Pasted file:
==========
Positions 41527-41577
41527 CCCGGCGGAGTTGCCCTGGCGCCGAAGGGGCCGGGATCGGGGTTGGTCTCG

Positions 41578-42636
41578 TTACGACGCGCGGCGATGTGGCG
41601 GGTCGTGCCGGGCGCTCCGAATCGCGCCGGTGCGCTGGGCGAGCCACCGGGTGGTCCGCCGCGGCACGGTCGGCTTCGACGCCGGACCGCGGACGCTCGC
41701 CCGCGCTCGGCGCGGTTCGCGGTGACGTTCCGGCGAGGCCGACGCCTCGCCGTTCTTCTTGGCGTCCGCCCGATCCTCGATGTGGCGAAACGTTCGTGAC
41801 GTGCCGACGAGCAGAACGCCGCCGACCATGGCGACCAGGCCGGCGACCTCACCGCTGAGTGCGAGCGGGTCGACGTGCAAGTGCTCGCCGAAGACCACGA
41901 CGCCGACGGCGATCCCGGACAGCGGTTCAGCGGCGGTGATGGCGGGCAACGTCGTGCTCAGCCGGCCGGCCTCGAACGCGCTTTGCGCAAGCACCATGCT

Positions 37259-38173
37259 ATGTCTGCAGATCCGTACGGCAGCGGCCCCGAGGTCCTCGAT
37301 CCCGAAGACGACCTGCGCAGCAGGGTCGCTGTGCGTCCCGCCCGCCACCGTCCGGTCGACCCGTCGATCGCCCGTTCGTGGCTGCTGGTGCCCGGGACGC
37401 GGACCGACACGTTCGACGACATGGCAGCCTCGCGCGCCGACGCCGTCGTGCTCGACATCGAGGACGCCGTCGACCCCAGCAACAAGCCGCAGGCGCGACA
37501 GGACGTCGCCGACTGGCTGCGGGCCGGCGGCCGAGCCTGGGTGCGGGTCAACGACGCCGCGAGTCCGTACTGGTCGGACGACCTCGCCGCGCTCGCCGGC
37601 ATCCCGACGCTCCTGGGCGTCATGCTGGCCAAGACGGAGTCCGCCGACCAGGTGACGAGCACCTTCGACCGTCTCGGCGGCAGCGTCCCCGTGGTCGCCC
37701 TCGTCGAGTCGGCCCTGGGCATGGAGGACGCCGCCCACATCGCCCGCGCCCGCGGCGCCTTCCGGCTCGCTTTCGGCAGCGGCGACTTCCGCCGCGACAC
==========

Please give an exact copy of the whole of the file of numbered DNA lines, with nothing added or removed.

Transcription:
Positions 41527-41577
41527 CCCGGCGGAGTTGCCCTGGCGCCGAAGGGGCCGGGATCGGGGTTGGTCTCG

Positions 41578-42636
41578 TTACGACGCGCGGCGATGTGGCG
41601 GGTCGTGCCGGGCGCTCCGAATCGCGCCGGTGCGCTGGGCGAGCCACCGGGTGGTCCGCCGCGGCACGGTCGGCTTCGACGCCGGACCGCGGACGCTCGC
41701 CCGCGCTCGGCGCGGTTCGCGGTGACGTTCCGGCGAGGCCGACGCCTCGCCGTTCTTCTTGGCGTCCGCCCGATCCTCGATGTGGCGAAACGTTCGTGAC
41801 GTGCCGACGAGCAGAACGCCGCCGACCATGGCGACCAGGCCGGCGACCTCACCGCTGAGTGCGAGCGGGTCGACGTGCAAGTGCTCGCCGAAGACCACGA
41901 CGCCGACGGCGATCCCGGACAGCGGTTCAGCGGCGGTGATGGCGGGCAACGTCGTGCTCAGCCGGCCGGCCTCGAACGCGCTTTGCGCAAGCACCATGCT

Positions 37259-38173
37259 ATGTCTGCAGATCCGTACGGCAGCGGCCCCGAGGTCCTCGAT
37301 CCCGAAGACGACCTGCGCAGCAGGGTCGCTGTGCGTCCCGCCCGCCACCGTCCGGTCGACCCGTCGATCGCCCGTTCGTGGCTGCTGGTGCCCGGGACGC
37401 GGACCGACACGTTCGACGACATGGCAGCCTCGCGCGCCGACGCCGTCGTGCTCGACATCGAGGACGCCGTCGACCCCAGCAACAAGCCGCAGGCGCGACA
37501 GGACGTCGCCGACTGGCTGCGGGCCGGCGGCCGAGCCTGGGTGCGGGTCAACGACGCCGCGAGTCCGTACTGGTCGGACGACCTCGCCGCGCTCGCCGGC
37601 ATCCCGACGCTCCTGGGCGTCATGCTGGCCAAGACGGAGTCCGCCGACCAGGTGACGAGCACCTTCGACCGTCTCGGCGGCAGCGTCCCCGTGGTCGCCC
37701 TCGTCGAGTCGGCCCTGGGCATGGAGGACGCCGCCCACATCGCCCGCGCCCGCGGCGCCTTCCGGCTCGCTTTCGGCAGCGGCGACTTCCGCCGCGACAC